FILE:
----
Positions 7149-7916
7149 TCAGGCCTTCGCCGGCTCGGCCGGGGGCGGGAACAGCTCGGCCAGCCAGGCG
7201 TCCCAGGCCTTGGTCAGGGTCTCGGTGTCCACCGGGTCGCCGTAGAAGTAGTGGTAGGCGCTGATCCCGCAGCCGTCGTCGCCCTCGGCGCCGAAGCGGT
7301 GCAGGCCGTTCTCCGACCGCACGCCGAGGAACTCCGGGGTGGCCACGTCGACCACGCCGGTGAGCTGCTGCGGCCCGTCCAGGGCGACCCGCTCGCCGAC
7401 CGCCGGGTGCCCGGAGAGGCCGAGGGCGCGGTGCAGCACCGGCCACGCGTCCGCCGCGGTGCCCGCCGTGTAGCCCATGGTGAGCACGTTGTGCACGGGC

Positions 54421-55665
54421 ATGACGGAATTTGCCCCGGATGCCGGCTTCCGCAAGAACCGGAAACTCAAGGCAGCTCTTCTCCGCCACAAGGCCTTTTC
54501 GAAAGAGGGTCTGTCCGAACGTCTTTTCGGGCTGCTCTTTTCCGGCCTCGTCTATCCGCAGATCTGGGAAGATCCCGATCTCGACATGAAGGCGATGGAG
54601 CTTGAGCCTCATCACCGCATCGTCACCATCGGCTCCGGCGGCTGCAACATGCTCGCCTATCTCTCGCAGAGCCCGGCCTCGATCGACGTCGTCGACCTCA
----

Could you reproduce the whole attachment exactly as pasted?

Positions 7149-7916
7149 TCAGGCCTTCGCCGGCTCGGCCGGGGGCGGGAACAGCTCGGCCAGCCAGGCG
7201 TCCCAGGCCTTGGTCAGGGTCTCGGTGTCCACCGGGTCGCCGTAGAAGTAGTGGTAGGCGCTGATCCCGCAGCCGTCGTCGCCCTCGGCGCCGAAGCGGT
7301 GCAGGCCGTTCTCCGACCGCACGCCGAGGAACTCCGGGGTGGCCACGTCGACCACGCCGGTGAGCTGCTGCGGCCCGTCCAGGGCGACCCGCTCGCCGAC
7401 CGCCGGGTGCCCGGAGAGGCCGAGGGCGCGGTGCAGCACCGGCCACGCGTCCGCCGCGGTGCCCGCCGTGTAGCCCATGGTGAGCACGTTGTGCACGGGC

Positions 54421-55665
54421 ATGACGGAATTTGCCCCGGATGCCGGCTTCCGCAAGAACCGGAAACTCAAGGCAGCTCTTCTCCGCCACAAGGCCTTTTC
54501 GAAAGAGGGTCTGTCCGAACGTCTTTTCGGGCTGCTCTTTTCCGGCCTCGTCTATCCGCAGATCTGGGAAGATCCCGATCTCGACATGAAGGCGATGGAG
54601 CTTGAGCCTCATCACCGCATCGTCACCATCGGCTCCGGCGGCTGCAACATGCTCGCCTATCTCTCGCAGAGCCCGGCCTCGATCGACGTCGTCGACCTCA